Most agreements provide that a period of incapacity to work, whereas she resides in the other country, is counted as if she were in Ireland to determine the period of disability. Although not included in the Quebec Agreement, the general principles of equal treatment should be included in this provision. As a result, after Brexit, for new benefit entitlements or new cross-border labour agreements, there may be doubts about the ability of third-country nationals to rely on past or current coverage in a social security system to try to receive benefits in the other country (although this does not exclude the use of benefits in the first country). All of these agreements are based on the concept of shared responsibility. Responsibility-sharing agreements are reciprocal. Under each agreement, partner countries make concessions to their social security qualification rules so that those covered by the agreement have access to payments that they may not be eligible for. The responsibility for social security is thus distributed among the countries in which a person has lived during his or her working years and where the person is able to obtain potential rights. In general, it is possible to access a pension from one country in the second country, although the paying country retains some discretion with regard to the exchange and delivery mechanisms used. Under the agreement, the two countries are jointly responsible for paying pensions to people who would not otherwise be entitled because they do not have sufficient residence in Australia or sufficient periods of insurance for the Irish Social Security Scheme (PRSI). It also helps people who would otherwise not be able to apply for a pension because they live abroad. In addition, it is possible that in both countries social contributions with equivalent incomes (for example. B for cross-border work) can be generated without relief of this double levy, unless the legislation of both countries expressly provides for it. In the case of agreements with Australia, Canada, the Republic of Korea, Quebec and the United States, the condition that the date of receipt of the application file must be considered the date of entitlement to benefits in the other country is conditional on the applicant providing information indicating that the coverage periods have been completed in accordance with the legislation of the other country.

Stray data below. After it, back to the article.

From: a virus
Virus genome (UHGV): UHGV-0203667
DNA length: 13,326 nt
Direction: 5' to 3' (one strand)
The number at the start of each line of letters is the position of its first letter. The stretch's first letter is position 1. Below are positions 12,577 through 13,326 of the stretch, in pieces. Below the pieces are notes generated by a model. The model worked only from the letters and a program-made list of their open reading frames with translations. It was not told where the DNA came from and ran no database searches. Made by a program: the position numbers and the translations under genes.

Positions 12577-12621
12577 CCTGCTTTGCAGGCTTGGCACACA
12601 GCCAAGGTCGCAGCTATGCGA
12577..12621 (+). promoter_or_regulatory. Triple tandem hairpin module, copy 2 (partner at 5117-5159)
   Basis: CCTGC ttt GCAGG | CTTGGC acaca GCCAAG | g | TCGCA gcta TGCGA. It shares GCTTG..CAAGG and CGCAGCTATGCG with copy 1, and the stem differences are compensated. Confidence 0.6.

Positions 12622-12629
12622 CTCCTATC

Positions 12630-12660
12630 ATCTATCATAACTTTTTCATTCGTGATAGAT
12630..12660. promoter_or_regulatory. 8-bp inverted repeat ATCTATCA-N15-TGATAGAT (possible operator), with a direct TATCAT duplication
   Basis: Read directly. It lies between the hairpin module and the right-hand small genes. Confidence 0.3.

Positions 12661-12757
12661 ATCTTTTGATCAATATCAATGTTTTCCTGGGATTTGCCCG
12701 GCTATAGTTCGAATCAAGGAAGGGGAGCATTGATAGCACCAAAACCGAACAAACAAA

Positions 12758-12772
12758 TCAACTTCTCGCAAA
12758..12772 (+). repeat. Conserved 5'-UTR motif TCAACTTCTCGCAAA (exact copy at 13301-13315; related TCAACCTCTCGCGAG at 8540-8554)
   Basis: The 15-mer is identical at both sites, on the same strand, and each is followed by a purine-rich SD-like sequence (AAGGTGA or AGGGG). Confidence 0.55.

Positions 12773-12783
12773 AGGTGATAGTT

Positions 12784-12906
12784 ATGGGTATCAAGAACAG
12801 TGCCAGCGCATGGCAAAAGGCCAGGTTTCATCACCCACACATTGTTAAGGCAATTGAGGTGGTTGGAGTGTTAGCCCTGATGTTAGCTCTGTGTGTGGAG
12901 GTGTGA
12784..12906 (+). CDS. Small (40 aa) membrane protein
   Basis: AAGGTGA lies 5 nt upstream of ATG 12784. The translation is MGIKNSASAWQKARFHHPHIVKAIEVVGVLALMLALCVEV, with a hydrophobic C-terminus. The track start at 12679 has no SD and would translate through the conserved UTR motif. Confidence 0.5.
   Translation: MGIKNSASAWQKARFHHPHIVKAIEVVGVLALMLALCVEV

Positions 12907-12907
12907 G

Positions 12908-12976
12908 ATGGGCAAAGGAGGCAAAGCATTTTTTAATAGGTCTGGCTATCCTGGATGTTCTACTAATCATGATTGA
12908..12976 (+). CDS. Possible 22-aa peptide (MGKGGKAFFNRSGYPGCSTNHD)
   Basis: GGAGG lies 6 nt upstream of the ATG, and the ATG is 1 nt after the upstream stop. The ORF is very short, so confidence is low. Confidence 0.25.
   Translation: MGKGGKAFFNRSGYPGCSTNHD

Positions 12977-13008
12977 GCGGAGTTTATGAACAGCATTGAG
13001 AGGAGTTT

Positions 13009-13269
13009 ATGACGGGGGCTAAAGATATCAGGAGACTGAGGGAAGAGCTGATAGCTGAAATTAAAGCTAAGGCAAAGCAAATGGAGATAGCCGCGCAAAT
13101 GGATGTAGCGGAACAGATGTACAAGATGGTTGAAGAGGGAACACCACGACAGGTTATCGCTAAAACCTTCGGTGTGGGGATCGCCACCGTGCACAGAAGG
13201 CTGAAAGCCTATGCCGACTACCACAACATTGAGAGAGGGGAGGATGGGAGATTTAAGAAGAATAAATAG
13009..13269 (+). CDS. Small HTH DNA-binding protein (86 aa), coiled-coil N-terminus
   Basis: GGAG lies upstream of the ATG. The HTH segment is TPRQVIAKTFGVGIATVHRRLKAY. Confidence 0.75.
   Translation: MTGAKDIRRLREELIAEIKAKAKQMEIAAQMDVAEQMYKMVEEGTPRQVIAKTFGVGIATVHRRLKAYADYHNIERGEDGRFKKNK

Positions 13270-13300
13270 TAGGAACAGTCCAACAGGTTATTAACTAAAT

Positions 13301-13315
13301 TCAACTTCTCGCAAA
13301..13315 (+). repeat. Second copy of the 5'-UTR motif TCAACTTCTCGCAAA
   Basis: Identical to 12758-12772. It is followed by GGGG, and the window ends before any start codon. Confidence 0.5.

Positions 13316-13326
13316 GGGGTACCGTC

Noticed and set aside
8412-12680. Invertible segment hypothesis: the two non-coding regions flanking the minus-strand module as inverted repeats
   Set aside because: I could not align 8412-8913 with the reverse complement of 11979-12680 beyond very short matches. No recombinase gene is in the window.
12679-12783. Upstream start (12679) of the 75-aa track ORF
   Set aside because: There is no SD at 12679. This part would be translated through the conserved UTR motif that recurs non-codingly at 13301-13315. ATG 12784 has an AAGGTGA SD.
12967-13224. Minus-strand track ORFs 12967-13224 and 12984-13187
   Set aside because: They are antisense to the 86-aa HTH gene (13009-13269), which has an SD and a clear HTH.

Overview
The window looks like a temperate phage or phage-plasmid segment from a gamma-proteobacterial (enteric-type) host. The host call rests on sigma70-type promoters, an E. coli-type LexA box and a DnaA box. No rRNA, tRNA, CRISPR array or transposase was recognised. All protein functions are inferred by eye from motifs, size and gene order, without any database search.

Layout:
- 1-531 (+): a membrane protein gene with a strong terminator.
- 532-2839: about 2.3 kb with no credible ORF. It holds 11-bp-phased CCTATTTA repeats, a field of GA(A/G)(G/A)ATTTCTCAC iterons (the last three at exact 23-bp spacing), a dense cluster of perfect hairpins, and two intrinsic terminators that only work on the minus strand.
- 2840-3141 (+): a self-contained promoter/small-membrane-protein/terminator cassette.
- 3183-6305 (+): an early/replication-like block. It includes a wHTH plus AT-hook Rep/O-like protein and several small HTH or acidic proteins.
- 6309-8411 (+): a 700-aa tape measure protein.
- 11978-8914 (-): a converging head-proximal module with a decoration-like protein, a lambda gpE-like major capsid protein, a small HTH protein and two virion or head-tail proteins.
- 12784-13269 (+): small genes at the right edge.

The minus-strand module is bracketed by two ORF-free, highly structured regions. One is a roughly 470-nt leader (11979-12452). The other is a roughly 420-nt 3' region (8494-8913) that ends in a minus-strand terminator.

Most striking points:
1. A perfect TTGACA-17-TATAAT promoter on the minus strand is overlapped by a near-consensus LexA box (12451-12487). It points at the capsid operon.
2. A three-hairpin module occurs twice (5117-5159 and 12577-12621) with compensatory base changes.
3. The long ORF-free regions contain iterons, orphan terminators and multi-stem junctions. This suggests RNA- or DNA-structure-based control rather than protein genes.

Social security provisions have been in force in EU law for more than 30 years. They are included in Regulations (EC) 883/2004 and 987/2009. More information is available on the website of the Ministry of Social Welfare. As a general rule, a person should claim a pension entitlement in the country of residence. A person residing in Ireland should therefore apply for a pension from the Ministry of Social Welfare. If the applicant indicates that he or she was insured (or, if necessary, resident) in a country with which Ireland has a bilateral agreement, a pension entitlement is opened in that country by the department that addresses the relevant agency on behalf of the applicant. The date of receipt of the claim and all relevant documents must be immediately forwarded to the institution of the other country.